Bower Reflects on Integrating Two Theoretical Frameworks
As a Yale university graduate student back in the mid 1950s, APS Past President and William James Fellow Gordon H. Bower was being indoctrinated into the then-dominant learning theory of Clark Hull, who sought to explain learning and motivation by scientific laws of behavior.
But he became a devotee of William K. Estes’s statistical theory of learning after meeting him at a 1957 workshop.
At the APS-Psychonomic Society W. K. & K. W. Estes Lecture at the 2016 APS Convention in Chicago, Bower delivered a 60-year retrospective on his attempts to integrate or translate Hull’s theory into Estes’s statistical framework. He also talked about his many years of collaboration with Estes, who passed away in 2011.
“Not only was he a superbly creative scientist, he had an enormous impact on our field,” Bower said. “I feel lucky to have known him so well for so many years.”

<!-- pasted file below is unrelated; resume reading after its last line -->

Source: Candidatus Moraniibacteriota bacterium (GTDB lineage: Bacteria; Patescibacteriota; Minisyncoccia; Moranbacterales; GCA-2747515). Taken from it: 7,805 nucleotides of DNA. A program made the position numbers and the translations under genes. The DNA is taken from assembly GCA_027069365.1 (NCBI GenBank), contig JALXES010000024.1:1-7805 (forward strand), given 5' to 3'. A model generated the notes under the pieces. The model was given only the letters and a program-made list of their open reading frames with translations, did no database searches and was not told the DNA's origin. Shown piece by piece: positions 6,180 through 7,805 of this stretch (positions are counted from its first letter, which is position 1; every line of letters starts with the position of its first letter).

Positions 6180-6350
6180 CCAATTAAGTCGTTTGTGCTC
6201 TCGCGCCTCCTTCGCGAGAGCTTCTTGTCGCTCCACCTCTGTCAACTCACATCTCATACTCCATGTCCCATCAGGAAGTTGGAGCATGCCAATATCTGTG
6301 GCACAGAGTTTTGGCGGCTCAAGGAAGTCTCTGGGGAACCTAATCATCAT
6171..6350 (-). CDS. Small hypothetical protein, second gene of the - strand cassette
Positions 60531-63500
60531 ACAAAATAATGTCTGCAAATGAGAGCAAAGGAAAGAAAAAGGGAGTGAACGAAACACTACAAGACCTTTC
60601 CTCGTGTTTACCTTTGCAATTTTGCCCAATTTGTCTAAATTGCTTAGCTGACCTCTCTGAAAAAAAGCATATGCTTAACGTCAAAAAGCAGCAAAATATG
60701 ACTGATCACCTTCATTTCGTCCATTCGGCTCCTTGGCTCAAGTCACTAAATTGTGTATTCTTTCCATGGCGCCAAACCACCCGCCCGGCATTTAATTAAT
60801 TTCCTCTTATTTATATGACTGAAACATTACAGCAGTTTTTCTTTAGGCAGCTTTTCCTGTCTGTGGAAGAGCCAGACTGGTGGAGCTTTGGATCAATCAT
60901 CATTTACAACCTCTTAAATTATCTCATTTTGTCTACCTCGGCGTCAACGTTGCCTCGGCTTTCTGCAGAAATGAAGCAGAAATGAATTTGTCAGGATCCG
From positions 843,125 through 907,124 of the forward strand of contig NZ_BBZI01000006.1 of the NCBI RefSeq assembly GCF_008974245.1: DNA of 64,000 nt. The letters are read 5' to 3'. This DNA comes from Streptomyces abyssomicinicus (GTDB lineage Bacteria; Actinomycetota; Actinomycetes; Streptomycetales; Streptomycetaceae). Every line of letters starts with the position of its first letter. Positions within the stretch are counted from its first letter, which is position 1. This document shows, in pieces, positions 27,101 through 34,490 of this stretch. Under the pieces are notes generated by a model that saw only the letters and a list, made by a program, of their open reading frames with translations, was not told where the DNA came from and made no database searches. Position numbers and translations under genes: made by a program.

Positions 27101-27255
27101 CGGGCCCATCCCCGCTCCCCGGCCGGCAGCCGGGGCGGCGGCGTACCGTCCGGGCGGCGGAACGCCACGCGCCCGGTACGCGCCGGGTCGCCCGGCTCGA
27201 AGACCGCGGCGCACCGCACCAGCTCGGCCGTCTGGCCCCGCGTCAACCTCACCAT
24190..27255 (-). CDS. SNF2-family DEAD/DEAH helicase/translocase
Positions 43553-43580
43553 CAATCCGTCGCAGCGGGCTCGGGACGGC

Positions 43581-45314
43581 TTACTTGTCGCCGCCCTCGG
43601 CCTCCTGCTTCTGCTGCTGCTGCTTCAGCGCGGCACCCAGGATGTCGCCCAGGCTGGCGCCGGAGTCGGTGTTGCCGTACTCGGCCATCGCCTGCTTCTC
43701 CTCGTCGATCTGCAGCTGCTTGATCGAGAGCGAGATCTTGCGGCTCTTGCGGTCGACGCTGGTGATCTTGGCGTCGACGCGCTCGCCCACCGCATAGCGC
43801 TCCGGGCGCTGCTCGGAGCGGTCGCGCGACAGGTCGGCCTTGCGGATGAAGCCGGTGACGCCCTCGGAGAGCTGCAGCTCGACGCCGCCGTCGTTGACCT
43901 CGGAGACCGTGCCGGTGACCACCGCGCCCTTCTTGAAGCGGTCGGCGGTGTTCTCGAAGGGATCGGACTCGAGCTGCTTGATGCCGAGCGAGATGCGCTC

Today, Bower is one of the premier experimental psychologists and learning theorists. His research focuses on the ways that various cognitive processes – such as imagery, emotion, and reading and language comprehension — relate to memory, learning, and reasoning. His work earned him one of the United States’s highest scientific honors, the National Medal of Science.
Look for more detailed coverage of this symposium in the Convention issue of the Observer, coming this summer.
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